The Sea Sense mission is to promote the sustainable use of coastal and marine resources in Tanzania for the preservation of marine biodiversity and the health and prosperity of coastal communities.
Why marine biodiversity? Survival of marine biodiversity is inextricably linked to the wellbeing of coastal people. Millions of people depend on nature for their livelihoods and food security and hence, biodiversity conservation plays a critical role in sustainable economic development. Furthermore, assessments of biodiversity change can provide measurable indicators of coastal and marine ecosystem health. This kind of information is crucial for guiding coastal management policies and practices that benefit coastal people and their livelihoods.
Tanzania has amongst the highest diversity of fish and hard corals in the Western Indian Ocean and is home to the world’s most iconic marine wildlife including sea turtles, dugongs, whale sharks, whales, dolphins, sharks and rays. These animals play a unique and crucial role in the productivity of marine and coastal ecosystems and as such they are regarded as ‘flagship species’ because of their ability to drive conservation efforts that benefit other species and habitats.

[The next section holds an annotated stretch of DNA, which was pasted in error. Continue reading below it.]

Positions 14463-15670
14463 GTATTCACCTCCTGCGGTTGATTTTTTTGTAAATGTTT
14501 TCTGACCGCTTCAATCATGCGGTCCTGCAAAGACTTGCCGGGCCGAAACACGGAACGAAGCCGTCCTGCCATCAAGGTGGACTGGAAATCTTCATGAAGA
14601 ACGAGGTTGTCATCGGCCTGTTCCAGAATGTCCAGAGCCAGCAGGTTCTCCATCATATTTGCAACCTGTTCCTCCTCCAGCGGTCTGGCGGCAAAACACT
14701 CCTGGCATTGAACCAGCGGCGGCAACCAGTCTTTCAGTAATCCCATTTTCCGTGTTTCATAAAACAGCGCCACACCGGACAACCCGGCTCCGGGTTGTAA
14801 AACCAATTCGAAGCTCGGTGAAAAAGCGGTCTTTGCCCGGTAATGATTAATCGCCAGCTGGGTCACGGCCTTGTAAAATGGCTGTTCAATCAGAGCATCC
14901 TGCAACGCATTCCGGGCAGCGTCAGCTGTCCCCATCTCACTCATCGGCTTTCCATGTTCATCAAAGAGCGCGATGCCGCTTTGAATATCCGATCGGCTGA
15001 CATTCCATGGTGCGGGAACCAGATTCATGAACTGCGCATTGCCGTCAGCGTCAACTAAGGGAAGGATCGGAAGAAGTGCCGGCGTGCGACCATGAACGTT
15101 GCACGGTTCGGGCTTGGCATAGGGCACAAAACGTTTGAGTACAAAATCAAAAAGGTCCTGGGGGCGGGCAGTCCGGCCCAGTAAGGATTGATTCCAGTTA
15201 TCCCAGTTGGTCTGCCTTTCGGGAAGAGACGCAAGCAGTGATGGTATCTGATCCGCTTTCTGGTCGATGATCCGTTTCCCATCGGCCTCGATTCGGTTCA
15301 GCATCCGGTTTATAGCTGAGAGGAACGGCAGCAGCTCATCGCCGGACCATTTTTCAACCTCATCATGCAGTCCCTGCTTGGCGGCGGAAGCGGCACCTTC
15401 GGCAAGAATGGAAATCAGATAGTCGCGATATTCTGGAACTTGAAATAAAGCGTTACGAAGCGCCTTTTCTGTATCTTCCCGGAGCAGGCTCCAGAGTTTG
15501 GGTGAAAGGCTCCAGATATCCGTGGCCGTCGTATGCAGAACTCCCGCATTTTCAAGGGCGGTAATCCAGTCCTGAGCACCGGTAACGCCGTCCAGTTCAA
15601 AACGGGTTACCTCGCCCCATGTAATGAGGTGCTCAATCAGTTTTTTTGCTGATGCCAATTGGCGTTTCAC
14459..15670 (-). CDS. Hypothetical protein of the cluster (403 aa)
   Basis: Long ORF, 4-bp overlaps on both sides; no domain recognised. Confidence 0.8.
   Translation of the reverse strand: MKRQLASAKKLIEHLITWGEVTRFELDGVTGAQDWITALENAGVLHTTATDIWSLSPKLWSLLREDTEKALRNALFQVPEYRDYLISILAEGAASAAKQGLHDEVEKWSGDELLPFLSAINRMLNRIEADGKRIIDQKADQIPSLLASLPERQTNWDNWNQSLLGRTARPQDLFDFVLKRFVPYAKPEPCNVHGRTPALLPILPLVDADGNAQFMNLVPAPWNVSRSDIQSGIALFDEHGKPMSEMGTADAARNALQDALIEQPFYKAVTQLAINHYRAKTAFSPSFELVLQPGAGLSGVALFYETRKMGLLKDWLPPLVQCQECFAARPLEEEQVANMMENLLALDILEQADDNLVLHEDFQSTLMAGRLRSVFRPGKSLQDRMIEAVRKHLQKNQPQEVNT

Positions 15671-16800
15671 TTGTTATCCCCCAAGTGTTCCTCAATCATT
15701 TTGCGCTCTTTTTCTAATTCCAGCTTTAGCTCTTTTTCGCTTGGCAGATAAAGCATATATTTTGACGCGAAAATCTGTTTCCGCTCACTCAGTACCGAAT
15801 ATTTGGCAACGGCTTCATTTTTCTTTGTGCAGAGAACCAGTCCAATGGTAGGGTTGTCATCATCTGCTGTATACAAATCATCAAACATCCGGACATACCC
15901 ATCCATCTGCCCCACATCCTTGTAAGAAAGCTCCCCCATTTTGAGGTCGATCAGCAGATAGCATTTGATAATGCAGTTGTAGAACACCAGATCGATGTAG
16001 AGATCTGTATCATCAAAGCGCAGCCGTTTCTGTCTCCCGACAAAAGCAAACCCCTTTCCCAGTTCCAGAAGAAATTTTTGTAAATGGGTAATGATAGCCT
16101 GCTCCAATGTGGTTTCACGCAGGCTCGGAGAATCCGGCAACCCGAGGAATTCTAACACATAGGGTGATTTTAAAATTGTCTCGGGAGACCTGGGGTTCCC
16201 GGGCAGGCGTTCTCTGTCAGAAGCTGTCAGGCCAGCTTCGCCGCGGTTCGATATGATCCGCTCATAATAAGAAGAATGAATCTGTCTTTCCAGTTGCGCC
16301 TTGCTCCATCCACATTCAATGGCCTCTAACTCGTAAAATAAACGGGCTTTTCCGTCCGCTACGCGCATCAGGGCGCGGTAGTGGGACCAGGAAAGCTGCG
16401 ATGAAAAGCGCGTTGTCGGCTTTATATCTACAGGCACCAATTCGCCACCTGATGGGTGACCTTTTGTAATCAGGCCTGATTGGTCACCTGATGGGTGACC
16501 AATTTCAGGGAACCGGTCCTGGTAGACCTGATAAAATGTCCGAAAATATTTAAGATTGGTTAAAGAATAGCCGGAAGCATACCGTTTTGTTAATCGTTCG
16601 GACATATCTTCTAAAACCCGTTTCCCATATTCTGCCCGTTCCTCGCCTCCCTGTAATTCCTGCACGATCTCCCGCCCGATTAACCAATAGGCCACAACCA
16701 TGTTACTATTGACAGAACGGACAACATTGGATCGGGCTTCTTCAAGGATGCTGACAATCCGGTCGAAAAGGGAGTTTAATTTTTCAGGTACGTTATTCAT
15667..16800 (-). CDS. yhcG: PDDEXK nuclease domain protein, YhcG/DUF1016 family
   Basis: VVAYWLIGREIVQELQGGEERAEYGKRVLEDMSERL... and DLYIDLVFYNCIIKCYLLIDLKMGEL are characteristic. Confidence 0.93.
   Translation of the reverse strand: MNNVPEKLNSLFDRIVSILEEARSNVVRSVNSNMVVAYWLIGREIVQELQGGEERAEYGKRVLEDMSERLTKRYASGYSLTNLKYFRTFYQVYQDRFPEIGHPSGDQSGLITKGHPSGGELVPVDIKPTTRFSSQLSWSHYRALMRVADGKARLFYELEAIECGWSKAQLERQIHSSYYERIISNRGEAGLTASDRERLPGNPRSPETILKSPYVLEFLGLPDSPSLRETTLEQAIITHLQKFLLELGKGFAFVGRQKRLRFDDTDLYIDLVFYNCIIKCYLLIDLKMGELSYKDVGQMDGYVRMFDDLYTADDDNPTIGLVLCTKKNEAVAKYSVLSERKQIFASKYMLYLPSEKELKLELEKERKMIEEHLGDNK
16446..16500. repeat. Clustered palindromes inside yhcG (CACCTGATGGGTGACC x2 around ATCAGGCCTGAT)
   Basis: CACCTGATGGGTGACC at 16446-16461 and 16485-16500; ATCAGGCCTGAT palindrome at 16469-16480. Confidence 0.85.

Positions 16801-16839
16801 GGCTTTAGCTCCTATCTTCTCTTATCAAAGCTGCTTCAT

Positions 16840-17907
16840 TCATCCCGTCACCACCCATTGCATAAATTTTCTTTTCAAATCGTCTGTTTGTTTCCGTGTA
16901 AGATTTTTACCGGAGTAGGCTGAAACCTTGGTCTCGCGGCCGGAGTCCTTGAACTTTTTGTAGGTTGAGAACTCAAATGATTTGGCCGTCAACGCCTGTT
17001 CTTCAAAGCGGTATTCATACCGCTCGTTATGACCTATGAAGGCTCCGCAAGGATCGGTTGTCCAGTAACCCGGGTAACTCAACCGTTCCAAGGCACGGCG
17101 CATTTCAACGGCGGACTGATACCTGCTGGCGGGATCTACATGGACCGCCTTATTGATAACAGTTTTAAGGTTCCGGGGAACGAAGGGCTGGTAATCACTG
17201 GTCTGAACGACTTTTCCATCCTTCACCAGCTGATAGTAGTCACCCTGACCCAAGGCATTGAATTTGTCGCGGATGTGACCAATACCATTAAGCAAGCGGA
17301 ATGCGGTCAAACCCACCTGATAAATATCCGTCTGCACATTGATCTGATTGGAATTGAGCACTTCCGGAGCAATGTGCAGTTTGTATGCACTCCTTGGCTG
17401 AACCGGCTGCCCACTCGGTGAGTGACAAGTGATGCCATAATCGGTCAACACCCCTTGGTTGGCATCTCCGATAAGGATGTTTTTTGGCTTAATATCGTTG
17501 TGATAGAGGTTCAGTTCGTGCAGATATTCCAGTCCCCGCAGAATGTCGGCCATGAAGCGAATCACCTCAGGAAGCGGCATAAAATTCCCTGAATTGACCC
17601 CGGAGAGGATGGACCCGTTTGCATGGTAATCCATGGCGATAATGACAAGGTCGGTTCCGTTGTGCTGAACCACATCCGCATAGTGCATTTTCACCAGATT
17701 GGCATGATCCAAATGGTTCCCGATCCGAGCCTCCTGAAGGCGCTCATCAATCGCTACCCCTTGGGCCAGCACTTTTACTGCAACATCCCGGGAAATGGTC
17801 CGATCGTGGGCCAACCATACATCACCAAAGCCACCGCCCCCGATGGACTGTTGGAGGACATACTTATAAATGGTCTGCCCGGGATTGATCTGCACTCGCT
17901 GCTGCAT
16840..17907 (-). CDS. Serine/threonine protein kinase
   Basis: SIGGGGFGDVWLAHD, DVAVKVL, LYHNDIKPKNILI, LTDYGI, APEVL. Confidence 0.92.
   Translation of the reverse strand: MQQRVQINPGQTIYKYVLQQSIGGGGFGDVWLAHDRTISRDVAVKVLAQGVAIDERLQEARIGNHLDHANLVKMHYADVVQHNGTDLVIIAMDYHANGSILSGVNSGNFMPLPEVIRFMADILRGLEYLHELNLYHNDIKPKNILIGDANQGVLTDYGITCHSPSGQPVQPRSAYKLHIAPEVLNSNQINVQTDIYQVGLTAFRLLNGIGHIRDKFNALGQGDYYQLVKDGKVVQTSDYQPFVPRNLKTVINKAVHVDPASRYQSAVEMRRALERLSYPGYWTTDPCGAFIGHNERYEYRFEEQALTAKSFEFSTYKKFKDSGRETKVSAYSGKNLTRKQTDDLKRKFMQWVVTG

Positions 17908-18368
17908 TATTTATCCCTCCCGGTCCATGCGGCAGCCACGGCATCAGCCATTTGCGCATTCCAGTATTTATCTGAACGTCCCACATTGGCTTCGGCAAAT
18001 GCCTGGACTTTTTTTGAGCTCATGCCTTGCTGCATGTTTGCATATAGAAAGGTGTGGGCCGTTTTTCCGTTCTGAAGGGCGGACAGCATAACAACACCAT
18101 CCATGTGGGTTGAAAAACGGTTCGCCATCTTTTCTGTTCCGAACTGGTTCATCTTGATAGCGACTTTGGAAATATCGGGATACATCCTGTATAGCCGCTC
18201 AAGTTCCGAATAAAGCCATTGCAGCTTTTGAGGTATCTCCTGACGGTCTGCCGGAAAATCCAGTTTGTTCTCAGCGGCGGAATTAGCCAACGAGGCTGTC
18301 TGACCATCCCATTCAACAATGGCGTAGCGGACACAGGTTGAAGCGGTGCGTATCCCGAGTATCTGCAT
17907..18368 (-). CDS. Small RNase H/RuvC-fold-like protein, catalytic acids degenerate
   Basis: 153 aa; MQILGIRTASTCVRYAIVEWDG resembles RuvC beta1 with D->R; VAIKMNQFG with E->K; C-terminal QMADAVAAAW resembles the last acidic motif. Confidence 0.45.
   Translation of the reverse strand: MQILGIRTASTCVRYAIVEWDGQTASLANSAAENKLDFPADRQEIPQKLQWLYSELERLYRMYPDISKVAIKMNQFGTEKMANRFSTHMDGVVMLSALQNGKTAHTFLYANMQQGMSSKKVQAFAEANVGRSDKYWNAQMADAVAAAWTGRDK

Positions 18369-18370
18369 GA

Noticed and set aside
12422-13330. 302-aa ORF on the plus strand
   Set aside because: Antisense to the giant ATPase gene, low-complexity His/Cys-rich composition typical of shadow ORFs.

In view of the fundamental link between humans and their environment, Sea Sense uses a ‘grassroots’ approach. Partnerships with coastal communities are at the heart of our mission and we work together to design conservation programmes that meet the needs and interests of local people.
WHAT WE DO AT SEA SENSE...
- Protect sea turtles, their eggs and nesting beaches
- Conduct research into sea turtle and dugong distribution, abundance and behaviour
- Monitor strandings of marine wildlife
- Deliver education and outreach in coastal communities
- Train community members in fisheries management
- Build capacity for good governance and strong leadership
- Support sea turtle ecotourism as a revenue generating activity
- Monitor and report illegal and destructive activities
- Participate in national and regional marine wildlife research, conservation and management initiatives